An Incredible Gift

fernShe was incredibly poor.

A girl I’ll call Sharon lived down the country road from our house, in a piece of rental property meant to be a hunters’ cabin. Drafty, leaky, and termite-infested, it at least provided some privacy for Sharon’s family: her unemployed parents and her 10-year-old baby sister.

When the church brought us meals after one of my children was born, and it was too much food for us, we shared it with Sharon and her family. I worried that they might not enjoy all those types of foods, but they assured us they loved all foods. Then they returned all those empty Cool-Whip cartons, carefully washed and dried. Only once did her mother ask for $25 for food, and when she had finished shopping, she brought me the change she had not needed.

Sharon was trying to finish high school and keep out of trouble, bless her. I enjoyed her calm and sure personality a lot. Although she was a teenager and I was near 30, she seemed bonded to me and would call me to chat, sometimes. Towards the end of each conversation she would mention some trouble she or a family member was having and we would discuss it for a few minutes. Only if I promised I would pray for her, would she end the conversation. That always touched me so.

Before long, she married and the young couple had their first child. She called me and asked me to come visit and see the house her teen husband had built for her. I was amazed at this building made of plywood, inside and outside, floors and ceilings, with the interior walls painted a pale blue. Sharon had actually used a feather duster dipped in paint to make fancy designs on the paint in the front room. A cast-iron wood stove in the center of the house cranked out more heat than I needed, but it was to keep the baby warm.

One day Sharon rang my doorbell and said she had a gift for me. She and her husband and baby were moving far away and it was her way of saying good-bye. There, on my porch stood a small table her husband had made. It was primitive, about on the order of a house made only of plywood, but it was sturdy and painted pale blue with feathery designs on it.

I could hardly believe that Sharon, in her poverty, would think to give anyone anything. It was so touching to me. I have cherished that little table for a long time, using it for a fern stand on the porch in summer and indoors in winter. It didn’t match a thing I had, but I wouldn’t think of parting with that incredible gift.


Published by Katharine

Katharine is a writer, speaker, women's counselor, and professional mom. Happily married over 50 years to the same gorgeous guy. She loves cooking amazing homegrown food, celebrating grandbabies, her golden-egg-laying hennies, and watching old movies with popcorn. Her writing appears at Medium, Arkansas Women Bloggers, Contently, The Testimony Train, Taste Arkansas, Only in Arkansas, and in several professional magazines and one anthology.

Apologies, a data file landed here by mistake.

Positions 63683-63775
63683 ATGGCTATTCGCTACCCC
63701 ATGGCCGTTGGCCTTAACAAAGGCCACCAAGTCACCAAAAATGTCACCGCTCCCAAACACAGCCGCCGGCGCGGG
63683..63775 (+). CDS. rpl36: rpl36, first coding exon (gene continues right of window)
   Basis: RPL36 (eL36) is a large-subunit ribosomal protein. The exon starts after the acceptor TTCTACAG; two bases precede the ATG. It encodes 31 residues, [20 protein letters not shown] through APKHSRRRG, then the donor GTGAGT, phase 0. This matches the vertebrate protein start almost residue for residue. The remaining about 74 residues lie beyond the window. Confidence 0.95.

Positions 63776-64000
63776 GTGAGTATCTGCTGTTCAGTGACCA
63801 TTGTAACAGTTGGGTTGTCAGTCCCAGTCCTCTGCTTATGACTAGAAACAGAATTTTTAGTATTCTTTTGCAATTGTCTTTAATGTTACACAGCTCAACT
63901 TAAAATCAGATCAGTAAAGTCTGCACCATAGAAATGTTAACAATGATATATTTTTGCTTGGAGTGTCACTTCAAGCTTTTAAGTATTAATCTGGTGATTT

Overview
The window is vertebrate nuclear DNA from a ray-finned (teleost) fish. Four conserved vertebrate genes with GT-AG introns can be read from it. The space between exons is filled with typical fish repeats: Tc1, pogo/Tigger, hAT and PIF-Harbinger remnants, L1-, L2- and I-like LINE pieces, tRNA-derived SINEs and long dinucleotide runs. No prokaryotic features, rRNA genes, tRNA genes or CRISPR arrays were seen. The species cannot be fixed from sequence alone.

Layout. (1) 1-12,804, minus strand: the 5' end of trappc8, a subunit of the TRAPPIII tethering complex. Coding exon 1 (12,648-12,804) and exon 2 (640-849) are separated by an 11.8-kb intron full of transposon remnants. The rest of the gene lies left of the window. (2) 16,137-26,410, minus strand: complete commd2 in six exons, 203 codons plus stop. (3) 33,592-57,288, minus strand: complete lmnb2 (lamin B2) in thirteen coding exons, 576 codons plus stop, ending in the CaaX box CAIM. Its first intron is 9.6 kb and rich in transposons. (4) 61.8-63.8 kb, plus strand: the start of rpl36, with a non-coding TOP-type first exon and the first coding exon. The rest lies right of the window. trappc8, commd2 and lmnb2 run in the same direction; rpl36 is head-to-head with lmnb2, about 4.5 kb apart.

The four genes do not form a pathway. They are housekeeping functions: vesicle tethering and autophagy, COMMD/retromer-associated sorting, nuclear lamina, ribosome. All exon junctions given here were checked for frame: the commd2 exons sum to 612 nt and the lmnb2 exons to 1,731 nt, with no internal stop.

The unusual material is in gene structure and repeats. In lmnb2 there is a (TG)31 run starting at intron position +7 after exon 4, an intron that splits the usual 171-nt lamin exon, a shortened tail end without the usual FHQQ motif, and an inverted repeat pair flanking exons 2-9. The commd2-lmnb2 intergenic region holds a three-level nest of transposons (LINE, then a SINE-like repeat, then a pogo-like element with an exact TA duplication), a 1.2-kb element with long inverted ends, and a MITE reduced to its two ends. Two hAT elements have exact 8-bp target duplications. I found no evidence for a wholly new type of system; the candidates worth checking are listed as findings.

9 thoughts on “An Incredible Gift

    1. Alas. Me, too. However, it would be nearly thirty years old, by now (making Sharon nearly 50!) and being an outdoor pet, it did not fare as well as some tables do. It finally collapsed, to my sad discovery. It was about 2 feet tall and less than a foot square on the top. Built entirely of 1″x1″ sticks, the top and a shelf near the bottom were of those sticks, aligned like a deck floor. The nails all finally rusted to pieces. Sighs.

  1. Rats. would love to see the table. What a brave little girl, and now woman. Generousity is a gift .. and comes back two-fold as they say! melis

    1. You are right, there, it is a wonderful gift, but I think what “Sharon” gave me, more than anything, is a sense of feeling loved or appreciated, that has caused me to give more. Unexpected gifts are primo. They are the best way I know of to show regard for someone. And they are so much fun to give. By the way, I am scouring old snapshots (as in crumbling photo albums) for something I can scan to show that table. Would be great to find it somewhere! 🙂

Comment! Because we want to know what you think!

Fill in your details below or click an icon to log in: Logo

You are commenting using your account. Log Out /  Change )

Twitter picture

You are commenting using your Twitter account. Log Out /  Change )

Facebook photo

You are commenting using your Facebook account. Log Out /  Change )

Connecting to %s

This site uses Akismet to reduce spam. Learn how your comment data is processed.